“We’re fighting for the right to live the faith we teach,” Hernon said. “Our faith is at the heart of who we are--our identity and our purpose.”

Hernon said that Father Henry’s statement that he is in this fight for the “long haul” means that he would rather go to jail than go against the beliefs of his faith and his conscience.

“The right to religious liberty that is provided to us in the Constitution is from God,” said Hernon. “We will not back down from this fight. It’s a battle for the hearts and minds of Americans.”

According to Hernon, students, parents, and alumni of Franciscan have been vocal about fighting the Obama administration on the mandate’s intrusion into religious freedom. He states that students have lead rallies for religious liberty on street corners, and that the university received much support from alumni when it decided to discontinue the requirement that students purchase additional supplemental insurance upon entering the university. 

Hernon said Franciscan dropped the requirement for two reasons: it doubled in price because of the rising costs of premiums under ObamaCare, and the university refused to comply with the HHS mandate provisions.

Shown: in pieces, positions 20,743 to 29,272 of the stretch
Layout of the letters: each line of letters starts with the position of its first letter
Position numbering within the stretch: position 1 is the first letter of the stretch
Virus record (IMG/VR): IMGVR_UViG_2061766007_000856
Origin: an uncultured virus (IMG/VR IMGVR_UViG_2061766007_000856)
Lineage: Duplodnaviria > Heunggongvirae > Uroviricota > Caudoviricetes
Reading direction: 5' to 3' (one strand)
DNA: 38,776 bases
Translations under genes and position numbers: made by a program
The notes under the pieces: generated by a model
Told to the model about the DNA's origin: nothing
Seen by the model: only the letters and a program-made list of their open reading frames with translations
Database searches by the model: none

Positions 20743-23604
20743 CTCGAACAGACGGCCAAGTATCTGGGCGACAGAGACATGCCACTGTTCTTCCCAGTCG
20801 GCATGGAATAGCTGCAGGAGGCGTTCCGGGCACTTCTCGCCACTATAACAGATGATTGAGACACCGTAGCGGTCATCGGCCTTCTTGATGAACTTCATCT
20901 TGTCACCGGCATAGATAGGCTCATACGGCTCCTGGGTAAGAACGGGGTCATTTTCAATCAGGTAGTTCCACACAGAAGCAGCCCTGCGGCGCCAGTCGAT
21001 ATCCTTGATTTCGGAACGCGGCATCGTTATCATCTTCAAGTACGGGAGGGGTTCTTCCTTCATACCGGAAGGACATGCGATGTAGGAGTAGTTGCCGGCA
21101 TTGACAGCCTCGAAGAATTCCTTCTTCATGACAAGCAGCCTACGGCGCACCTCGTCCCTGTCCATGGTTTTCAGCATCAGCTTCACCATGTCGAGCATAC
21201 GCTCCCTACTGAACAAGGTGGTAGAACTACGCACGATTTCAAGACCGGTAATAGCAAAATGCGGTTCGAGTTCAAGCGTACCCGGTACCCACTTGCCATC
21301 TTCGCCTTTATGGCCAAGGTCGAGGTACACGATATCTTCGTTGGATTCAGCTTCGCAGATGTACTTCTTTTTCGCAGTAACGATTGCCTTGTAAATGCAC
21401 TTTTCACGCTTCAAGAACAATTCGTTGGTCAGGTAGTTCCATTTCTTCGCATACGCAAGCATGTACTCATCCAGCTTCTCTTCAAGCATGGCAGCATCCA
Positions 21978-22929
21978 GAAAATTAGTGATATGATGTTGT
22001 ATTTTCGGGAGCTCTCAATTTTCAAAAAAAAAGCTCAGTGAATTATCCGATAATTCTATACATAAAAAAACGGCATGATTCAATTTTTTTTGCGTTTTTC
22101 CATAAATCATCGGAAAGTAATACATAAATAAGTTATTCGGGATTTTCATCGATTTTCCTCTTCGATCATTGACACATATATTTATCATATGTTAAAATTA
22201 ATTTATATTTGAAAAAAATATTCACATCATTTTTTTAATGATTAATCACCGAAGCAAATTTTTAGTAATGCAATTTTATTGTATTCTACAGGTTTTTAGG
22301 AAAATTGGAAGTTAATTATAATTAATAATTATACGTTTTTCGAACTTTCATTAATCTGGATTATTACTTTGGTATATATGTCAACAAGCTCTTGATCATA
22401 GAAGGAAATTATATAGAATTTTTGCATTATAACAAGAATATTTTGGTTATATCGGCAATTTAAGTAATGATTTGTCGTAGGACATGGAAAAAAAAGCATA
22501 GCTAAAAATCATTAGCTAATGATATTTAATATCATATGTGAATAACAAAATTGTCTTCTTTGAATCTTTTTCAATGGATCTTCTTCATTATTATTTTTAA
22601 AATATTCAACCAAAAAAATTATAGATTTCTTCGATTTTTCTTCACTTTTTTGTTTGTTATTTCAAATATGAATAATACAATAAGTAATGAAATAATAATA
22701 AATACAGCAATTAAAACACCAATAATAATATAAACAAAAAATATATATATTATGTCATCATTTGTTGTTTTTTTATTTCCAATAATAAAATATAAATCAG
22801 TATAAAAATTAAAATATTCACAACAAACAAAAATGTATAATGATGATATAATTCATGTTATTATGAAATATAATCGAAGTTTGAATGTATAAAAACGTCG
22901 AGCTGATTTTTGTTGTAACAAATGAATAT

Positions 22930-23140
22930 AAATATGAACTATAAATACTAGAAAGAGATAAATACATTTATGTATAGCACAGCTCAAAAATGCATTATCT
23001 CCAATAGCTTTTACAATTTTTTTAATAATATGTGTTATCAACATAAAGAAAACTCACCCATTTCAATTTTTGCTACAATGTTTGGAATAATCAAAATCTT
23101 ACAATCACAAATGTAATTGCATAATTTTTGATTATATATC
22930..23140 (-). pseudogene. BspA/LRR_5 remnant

Most students are already covered under their parents’ health insurance plans, Hernon added.

Hernon said that he believes America is in “unprecedented times,” when there is “an all-out assault on religion and religious liberty.”

“We have an administration that is no longer defending the Defense of Marriage Act, they are curtailing chaplains in the military, and we have the HHS mandate that has intruded upon our right to practice what we believe,” Hernon said. “The Obama administration has determined that we no longer have freedom of religion, just freedom to worship.”

Not all Catholic universities, however, have viewed the HHS mandate as a serious threat to religious freedom. John J. DeGioia, the president of Georgetown University, the oldest Jesuit college in the United States, actually invited HHS Secretary Kathleen Sebelius to deliver a commencement address in May of 2012.